It's worth bearing in mind that, if he did decide to cut his losses, a fire sale would enable him to get back his investment, so the risk for him may not be high. He may not be bothered if he saddles the club with an enormous debt and lets it buckle under it once he's made his money.

Tony Abrahams
23 Posted 30/12/2020 at 21:38:04
I look at the purchase of the liver building, as somebody who is here for the very long term, and not just because they are building a football stadium on the waterfront Kevin, (which could surely incorporate enough offices for their football club?) but because of the scale of the whole project, and the hugh amount of work it guarantees?

Paul [The Esk]
24 Posted 30/12/2020 at 23:42:24
Just on the Liver Building, Corestate (a German investment company that predominantly invests in real estate) is the major investor in the RLB. Moshiri has a minority interest in a leveraged deal. The RLB cost £48 million of which £30 million was debt financed through Barings Bank.

Whilst it represents a commitment and is exceptionally good PR it does not represent a major investment by Moshiri.

Mike Owen
25 Posted 31/12/2020 at 10:58:39
When talking about a placement of new shares in Everton and an issue of new shares, I think there should be a laudable mention of Peter Johnson.

Many will remember the issue of new shares, underwritten I believe by Johnson, which raised a then substantial sum for the club.

From memory, I think it was £15million or £20million, which may not seem much now, but I think I am right in saying this was in those days three, four or five times the cost of building the Park End stand.

This shares issue came AFTER Johnson's purchase of John Moores' stake, which gave him control of the club, and - someone please correct me if I'm wrong - this deal involved a placement of new shares.

I think it was 2,500 new shares (I may be wrong about that figure) but I believe I am correct in saying that deal took the total number of shares in the club to 5,000.

A year or so later came the issue of new shares, I think 30,000 new ones were issued, with each shareholder being offered the chance to buy six for every one held, taking the total of new shares up to 35,000.

This was underwritten by Johnson so, I think I am right in saying, if a shareholder did not take up the offer, Johnson bought the extra shares.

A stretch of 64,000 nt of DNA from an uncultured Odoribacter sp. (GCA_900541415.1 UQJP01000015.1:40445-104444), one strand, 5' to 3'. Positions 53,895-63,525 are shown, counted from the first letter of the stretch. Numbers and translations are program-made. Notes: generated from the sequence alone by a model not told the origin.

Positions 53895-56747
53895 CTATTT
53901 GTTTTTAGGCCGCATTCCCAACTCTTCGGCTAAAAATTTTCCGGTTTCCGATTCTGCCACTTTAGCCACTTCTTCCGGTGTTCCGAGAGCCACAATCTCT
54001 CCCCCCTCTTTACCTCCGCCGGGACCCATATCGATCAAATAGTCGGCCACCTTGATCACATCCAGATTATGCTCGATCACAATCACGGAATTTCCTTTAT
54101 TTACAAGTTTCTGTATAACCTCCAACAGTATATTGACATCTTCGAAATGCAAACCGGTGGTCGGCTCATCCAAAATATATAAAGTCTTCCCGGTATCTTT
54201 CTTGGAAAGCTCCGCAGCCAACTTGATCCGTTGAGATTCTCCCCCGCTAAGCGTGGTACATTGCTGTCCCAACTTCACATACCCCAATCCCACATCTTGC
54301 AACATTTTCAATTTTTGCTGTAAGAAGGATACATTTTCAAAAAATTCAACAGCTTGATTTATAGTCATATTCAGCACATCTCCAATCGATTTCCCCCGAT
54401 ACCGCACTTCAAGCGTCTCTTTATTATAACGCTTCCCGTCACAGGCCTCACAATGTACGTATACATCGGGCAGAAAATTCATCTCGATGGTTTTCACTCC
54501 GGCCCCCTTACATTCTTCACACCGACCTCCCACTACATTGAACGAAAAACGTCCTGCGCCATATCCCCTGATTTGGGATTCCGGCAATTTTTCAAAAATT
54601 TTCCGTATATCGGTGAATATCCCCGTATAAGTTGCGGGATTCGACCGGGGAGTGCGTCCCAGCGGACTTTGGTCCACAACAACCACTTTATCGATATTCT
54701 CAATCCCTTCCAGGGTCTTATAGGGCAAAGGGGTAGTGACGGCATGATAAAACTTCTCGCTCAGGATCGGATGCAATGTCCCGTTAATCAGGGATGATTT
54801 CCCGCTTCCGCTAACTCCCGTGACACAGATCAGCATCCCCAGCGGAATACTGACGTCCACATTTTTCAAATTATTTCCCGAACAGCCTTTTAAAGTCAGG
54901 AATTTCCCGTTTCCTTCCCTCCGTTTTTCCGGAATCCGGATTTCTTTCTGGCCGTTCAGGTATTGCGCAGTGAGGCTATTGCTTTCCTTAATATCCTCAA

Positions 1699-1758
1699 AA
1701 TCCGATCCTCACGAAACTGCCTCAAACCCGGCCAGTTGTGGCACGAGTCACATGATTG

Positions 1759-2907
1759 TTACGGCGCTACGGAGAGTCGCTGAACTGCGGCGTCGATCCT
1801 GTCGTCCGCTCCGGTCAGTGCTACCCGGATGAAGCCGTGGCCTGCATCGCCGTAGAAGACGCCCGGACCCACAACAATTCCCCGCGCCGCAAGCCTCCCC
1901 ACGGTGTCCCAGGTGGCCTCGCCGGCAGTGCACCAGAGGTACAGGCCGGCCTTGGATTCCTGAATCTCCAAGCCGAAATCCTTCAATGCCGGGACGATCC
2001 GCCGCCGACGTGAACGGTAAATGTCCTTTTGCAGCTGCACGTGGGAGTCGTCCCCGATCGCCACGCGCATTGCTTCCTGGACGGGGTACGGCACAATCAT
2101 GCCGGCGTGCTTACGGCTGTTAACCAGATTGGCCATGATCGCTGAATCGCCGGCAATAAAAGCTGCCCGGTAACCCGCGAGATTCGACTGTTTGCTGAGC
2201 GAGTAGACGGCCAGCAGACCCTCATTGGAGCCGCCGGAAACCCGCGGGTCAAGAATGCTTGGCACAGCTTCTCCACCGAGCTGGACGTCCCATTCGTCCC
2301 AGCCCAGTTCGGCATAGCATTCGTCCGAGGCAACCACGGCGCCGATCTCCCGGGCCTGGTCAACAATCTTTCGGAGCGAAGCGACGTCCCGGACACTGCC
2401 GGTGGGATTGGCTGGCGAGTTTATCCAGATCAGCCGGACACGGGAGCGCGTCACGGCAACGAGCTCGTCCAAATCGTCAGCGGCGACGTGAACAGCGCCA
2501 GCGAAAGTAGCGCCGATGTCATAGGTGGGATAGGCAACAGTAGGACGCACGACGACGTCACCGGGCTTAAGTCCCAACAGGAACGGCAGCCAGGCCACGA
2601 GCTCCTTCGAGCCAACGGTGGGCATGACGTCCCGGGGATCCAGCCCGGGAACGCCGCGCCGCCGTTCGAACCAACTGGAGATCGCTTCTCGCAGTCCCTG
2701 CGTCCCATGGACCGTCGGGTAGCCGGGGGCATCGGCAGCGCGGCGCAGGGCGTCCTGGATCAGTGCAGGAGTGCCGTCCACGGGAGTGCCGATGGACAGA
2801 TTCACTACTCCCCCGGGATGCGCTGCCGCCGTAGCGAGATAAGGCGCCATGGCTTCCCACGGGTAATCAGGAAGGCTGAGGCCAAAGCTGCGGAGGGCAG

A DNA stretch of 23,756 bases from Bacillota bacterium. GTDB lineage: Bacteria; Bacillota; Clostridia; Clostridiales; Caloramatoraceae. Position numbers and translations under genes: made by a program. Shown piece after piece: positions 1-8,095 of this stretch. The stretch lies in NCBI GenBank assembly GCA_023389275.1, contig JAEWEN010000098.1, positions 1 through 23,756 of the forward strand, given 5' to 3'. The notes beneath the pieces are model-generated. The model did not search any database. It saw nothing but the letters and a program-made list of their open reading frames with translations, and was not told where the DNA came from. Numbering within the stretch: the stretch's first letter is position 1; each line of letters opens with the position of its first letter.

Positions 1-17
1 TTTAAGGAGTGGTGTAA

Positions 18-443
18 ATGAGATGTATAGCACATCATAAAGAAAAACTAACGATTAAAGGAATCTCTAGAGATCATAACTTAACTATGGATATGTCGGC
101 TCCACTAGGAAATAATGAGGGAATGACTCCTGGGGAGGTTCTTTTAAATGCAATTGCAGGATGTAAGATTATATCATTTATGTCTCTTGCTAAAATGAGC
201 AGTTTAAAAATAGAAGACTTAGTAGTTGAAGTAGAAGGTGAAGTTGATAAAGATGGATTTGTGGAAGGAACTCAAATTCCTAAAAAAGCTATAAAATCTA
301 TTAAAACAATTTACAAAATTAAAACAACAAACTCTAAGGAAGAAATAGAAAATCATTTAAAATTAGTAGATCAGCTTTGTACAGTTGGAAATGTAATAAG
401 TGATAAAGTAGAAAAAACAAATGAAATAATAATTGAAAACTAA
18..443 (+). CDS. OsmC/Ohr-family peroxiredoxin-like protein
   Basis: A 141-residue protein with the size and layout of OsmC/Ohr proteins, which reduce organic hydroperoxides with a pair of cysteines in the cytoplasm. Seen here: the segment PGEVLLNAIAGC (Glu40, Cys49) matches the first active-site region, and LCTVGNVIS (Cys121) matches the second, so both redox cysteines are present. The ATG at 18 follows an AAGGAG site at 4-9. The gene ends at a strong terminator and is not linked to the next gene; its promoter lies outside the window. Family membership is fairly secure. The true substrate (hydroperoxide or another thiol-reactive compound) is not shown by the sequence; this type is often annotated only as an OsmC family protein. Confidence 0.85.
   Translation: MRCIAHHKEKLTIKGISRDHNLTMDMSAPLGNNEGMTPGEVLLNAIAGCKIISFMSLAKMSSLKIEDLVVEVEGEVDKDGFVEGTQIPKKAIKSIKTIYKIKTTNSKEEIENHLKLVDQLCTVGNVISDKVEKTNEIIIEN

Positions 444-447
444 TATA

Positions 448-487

Johnson gets criticised a lot. I know that I was quizzical at the time, as I tried to get my head around Everton finances.

But I think he should at least be given credit for putting money into Everton. Technically, isn't he still the only person to do so?

Finally, I must say thanks for an excellent article, Paul.

Bob Kerr
26 Posted 04/01/2021 at 01:18:23

I thought that it might be instructive to look at a similar recent stadium build in a city, viz Spurs' new ground.

1) The original estimate for the total cost was £400M. It is generally thought to have finished up costing £1,200M. It might, therefore, be very useful to us all if you presented a sensitivity analysis with a cost of £500M (the official estimate) vs £1,000M (rough approx. based on different capacities at Spurs and Bramley-Moore Dock.

2) Daniel Levy is reported to have secured a package of loans of £525M at an unbelievable 2.66% APR, or £37M pa over 23 years. I wonder whether USM can match this?

3) I think that you assumed that future ground receipts would pay off the annual mortgage repayments. However, Spurs' season tickets range from £795 to £1,995 whereas Everton's are presently from £420 to £565. So football is approximately 2.8 times more expensive to watch at Spurs' new ground. Could Everton fill the ground every week (as at present) at these prices?

4) Spurs produce matchday revenue of £100M pa at these prices.

5) I think that USM have already bought (or have an option to buy) the naming rights at £200M for 10 years.

6) As someone rightly pointed out earlier, "losing" the matchday revenue puts a tremendous burden on the club to fund wages and transfers without regular Champions League participation. Huge amounts already spent (thanks to your superb analysis) have completely failed to achieve this nirvana. What hope for the future?

7) From where I am, an improved Stanley Park end and moved church could push the capacity of Goodison Park to ~45k and keep our most illustrious ground at a fraction of the cost of the dock option.

Man Utd and Liverpool improved by evolution and have enjoyed fantastic periods of European football. Food for thought...??

John Pendleton
27 Posted 04/01/2021 at 20:54:59
Paul, just read your Guardian Fans piece – spot on and I second your honourable mention of Marcus Rashford. Classy touch.